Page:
05 September 2006

Saying It the Way You See It

"He smiled at an old thought of his: Why do people always look for grief and disaster when happiness is every bit as inevitable as despair and often easier to reach?" (from Soul, by Andrey Platonov) .

"It isn't as easy to be resigned as happy people think" (Squire Hamly in Wives and Daughters, BBC film version).

Soul is hardly a cheery book and isn't really a good example of people reaching for happiness; Wives and Daughters is, at least more than Soul (although the Squire has plenty of reason to despair after the deaths of his wife and son).

So, which one of these is true for you? I've had these two opposite viewpoints sitting in a partly-finished post for a while, and the slug post at FMH got me thinking about them again.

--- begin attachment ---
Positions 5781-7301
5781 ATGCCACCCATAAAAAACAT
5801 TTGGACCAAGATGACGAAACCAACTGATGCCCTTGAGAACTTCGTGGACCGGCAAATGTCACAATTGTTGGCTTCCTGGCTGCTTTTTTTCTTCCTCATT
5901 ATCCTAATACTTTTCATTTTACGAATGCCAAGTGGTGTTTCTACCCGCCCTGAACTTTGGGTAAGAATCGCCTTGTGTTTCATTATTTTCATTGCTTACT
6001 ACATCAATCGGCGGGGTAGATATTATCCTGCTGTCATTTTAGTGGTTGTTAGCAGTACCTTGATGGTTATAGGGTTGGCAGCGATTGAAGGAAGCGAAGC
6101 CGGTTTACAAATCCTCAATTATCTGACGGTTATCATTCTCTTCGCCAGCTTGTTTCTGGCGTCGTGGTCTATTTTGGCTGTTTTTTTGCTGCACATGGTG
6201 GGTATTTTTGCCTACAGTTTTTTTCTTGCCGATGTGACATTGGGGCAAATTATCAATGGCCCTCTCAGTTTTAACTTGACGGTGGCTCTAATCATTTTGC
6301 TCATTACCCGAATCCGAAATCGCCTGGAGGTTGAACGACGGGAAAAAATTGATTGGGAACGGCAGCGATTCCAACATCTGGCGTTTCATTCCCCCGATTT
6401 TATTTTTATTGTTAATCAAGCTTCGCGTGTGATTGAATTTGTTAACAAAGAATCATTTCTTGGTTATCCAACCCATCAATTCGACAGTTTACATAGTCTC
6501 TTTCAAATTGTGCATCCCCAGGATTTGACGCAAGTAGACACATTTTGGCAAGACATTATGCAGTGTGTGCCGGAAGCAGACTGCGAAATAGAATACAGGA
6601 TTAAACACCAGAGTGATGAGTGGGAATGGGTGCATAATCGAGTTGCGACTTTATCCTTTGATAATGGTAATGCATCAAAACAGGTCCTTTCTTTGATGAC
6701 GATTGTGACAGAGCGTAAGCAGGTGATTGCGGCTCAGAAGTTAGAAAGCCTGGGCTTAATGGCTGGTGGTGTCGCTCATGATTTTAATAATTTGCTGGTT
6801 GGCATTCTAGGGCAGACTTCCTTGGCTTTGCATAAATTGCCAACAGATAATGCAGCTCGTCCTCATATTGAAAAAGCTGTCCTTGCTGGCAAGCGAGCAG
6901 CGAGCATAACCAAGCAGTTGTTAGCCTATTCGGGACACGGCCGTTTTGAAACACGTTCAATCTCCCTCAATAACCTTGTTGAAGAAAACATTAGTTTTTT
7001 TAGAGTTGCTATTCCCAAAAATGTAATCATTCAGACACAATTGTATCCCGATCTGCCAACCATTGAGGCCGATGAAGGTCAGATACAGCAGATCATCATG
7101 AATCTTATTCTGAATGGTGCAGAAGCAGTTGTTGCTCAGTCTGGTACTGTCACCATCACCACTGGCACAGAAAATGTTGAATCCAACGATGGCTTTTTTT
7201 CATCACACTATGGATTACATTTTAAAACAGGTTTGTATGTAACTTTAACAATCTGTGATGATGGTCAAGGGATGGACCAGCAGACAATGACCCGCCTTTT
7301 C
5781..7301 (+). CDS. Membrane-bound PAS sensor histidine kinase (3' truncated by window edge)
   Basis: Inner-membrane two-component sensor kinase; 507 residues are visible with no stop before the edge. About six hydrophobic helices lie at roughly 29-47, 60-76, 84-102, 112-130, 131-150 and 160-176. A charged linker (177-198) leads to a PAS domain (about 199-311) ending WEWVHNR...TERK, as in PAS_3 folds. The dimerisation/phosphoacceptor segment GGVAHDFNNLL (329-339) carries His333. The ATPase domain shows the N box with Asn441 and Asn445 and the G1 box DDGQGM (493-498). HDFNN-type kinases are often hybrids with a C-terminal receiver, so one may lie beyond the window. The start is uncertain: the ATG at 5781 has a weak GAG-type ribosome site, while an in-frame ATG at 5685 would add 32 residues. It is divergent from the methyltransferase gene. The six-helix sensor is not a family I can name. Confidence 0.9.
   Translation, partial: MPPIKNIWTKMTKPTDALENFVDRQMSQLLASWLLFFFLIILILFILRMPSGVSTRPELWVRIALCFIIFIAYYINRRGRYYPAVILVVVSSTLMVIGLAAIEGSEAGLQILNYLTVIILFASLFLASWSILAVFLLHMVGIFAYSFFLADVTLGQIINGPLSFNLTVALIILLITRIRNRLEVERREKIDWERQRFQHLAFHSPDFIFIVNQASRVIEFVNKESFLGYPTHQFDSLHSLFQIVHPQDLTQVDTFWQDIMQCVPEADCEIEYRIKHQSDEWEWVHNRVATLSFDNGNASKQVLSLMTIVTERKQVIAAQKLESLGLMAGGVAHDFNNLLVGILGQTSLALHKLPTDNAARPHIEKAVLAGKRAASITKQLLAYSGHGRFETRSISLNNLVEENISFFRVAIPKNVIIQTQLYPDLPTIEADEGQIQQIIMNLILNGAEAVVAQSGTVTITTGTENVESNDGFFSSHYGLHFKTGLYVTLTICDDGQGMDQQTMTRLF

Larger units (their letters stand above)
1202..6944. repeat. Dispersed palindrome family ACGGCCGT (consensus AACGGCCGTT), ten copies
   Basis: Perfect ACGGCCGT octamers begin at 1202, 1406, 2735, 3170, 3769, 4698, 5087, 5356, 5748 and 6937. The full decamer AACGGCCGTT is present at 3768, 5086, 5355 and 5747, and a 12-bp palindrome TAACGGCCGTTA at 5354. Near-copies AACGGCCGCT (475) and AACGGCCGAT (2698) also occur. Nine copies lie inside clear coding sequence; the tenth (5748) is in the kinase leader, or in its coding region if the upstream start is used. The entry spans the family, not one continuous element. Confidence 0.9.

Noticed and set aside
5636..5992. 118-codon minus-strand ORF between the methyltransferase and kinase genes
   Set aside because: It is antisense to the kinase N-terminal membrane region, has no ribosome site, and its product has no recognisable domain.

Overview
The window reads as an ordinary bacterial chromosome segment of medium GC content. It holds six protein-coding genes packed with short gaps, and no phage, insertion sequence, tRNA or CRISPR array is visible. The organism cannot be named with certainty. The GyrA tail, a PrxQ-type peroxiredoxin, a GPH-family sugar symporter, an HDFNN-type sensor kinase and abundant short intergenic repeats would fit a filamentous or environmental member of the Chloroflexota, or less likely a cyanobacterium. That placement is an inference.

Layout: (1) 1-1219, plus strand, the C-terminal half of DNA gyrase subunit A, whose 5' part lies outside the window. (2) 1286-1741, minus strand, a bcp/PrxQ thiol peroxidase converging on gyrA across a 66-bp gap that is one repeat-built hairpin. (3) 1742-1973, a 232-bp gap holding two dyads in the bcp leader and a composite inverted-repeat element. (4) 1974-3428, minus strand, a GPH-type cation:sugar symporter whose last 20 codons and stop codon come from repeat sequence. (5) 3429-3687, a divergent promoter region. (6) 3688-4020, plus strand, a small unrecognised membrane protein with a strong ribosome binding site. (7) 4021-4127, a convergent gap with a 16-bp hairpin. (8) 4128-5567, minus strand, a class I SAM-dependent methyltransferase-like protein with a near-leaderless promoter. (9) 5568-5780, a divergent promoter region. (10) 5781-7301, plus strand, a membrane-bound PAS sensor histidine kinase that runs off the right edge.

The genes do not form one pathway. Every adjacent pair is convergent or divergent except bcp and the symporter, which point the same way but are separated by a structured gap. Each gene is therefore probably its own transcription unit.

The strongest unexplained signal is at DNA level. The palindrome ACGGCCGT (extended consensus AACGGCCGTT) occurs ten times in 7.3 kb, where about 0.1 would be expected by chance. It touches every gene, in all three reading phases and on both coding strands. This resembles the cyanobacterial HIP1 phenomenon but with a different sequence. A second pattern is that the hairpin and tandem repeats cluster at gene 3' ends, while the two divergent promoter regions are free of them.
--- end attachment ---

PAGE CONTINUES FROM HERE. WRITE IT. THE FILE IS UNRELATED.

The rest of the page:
And what about people like Julie who have figured out how to be content? Is she not resigned? Is she content because she never has had bad things happen to her? There aren't a lot of women who are willing to say things like they are; those who do are often criticized. Many women prefer to sympathize (which is fine, they can keep each other happy). And the people in the group in between (where I am) can't stand to do the sympathizing thing, but keep their mouths shut. I'd ten times prefer to live next door to Julie than the sympathizing crew. She's blunt, but I'll take that any day over the typical female chatter.

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